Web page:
Ethics and Using Undercover Investigators to Ferret Out IP Infringement

There's a wonderful little body of law trying to harmonize the ethical rules — which say a lawyer can't use someone to (a) have an ex parte contact with a person who is "represented by counsel" (which is WAY broader than you might think; (b) have contact with a person who is not "represented by counsel" by appearing disinterested when he is not; or (c) engaging in deceit — with the use of undercover investigators to find out, e.g., if the target sells knock-off goods.

Boiled down, the rule seems to be developing that, if the contact is made pre-suit and without knowing that the person is "represented by counsel" (again, very broad counter-intuitive meaning), and if the private investigator only acts like an ordinary consumer, then the contact is okay.  A recent case so holding is Turfgrass Group, Inc. v. Northeast La. Turf Farms, LLC 2013 WL 6145294 (W.D. La. Nov. 20, 2013).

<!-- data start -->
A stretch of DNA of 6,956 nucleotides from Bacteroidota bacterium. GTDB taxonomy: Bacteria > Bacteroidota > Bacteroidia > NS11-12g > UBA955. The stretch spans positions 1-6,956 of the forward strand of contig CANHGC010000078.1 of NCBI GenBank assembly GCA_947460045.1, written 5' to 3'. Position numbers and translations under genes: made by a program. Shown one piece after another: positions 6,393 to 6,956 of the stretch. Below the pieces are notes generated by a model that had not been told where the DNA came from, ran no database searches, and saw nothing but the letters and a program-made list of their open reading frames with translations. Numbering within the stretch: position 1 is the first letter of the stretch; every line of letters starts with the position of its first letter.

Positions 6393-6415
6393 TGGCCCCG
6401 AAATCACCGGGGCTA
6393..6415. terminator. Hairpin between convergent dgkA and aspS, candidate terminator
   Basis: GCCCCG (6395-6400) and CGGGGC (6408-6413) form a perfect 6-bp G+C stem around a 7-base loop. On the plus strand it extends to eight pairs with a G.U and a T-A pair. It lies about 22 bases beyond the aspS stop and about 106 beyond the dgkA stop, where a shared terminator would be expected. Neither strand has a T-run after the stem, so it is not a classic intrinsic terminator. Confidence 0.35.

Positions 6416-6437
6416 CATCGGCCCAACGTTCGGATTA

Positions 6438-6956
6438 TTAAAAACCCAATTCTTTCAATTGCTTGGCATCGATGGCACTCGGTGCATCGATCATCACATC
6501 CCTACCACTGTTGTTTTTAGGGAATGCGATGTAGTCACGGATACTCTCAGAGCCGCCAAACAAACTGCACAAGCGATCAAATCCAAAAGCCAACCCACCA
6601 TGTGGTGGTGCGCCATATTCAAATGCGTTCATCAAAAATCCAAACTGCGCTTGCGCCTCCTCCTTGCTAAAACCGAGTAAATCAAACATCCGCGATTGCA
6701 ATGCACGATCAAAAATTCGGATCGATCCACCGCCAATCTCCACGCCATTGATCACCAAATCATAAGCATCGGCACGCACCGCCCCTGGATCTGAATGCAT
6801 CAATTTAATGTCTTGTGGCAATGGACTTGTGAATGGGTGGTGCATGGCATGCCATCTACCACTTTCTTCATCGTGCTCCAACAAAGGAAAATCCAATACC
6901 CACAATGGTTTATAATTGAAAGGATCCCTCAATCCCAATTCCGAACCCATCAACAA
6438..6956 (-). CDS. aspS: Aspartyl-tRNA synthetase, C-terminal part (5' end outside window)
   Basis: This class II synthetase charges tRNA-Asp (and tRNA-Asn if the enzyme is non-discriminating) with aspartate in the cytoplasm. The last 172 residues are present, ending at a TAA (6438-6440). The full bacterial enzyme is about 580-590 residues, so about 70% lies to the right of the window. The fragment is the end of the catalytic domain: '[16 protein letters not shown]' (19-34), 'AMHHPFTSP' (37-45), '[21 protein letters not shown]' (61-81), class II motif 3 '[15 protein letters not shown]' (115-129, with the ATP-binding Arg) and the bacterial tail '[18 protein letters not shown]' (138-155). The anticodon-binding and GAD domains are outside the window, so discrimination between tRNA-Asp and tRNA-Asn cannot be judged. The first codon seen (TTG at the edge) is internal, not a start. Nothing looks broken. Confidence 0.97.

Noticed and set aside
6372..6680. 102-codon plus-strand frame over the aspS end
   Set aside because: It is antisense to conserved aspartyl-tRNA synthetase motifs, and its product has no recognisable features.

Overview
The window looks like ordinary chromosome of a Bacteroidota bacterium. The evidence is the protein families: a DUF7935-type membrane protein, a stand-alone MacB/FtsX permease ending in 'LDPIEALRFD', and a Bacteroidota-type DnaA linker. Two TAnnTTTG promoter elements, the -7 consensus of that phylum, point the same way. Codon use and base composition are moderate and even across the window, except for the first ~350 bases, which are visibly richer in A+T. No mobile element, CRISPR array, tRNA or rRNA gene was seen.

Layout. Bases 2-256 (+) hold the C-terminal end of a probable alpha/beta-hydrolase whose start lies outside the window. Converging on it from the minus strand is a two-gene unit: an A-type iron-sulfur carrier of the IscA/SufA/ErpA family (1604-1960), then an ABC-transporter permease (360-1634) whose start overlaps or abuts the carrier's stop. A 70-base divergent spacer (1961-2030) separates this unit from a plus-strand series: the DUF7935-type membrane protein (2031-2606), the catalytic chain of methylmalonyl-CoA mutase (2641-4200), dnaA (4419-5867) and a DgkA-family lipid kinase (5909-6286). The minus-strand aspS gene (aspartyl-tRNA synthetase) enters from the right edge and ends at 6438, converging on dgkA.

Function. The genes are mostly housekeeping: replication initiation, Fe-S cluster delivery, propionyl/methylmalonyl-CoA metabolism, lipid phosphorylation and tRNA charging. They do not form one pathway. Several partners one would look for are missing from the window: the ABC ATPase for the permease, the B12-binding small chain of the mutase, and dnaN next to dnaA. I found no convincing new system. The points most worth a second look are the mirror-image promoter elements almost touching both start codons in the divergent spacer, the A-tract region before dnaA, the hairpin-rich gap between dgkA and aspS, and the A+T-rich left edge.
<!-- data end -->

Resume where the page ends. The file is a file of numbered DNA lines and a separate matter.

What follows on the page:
About David

Professor of Law, Mercer University School of Law. Formerly Of Counsel, Taylor English Duma, LLP and in 2012-13, judicial clerk to Chief Judge Rader.

2 thoughts on “Ethics and Using Undercover Investigators to Ferret Out IP Infringement

  1. 2

    It is interesting — the other one that’s fun is how we square “no misrepresentations” with the deceit inherent in negotiation…

  2. 1

    I always thought the nuances in this ethics rule to be fascinating – and that the rule should be read as it might in regards to a police-style sting (with the same type of guidelines that entrapment brings).

    Thanks for the case link.

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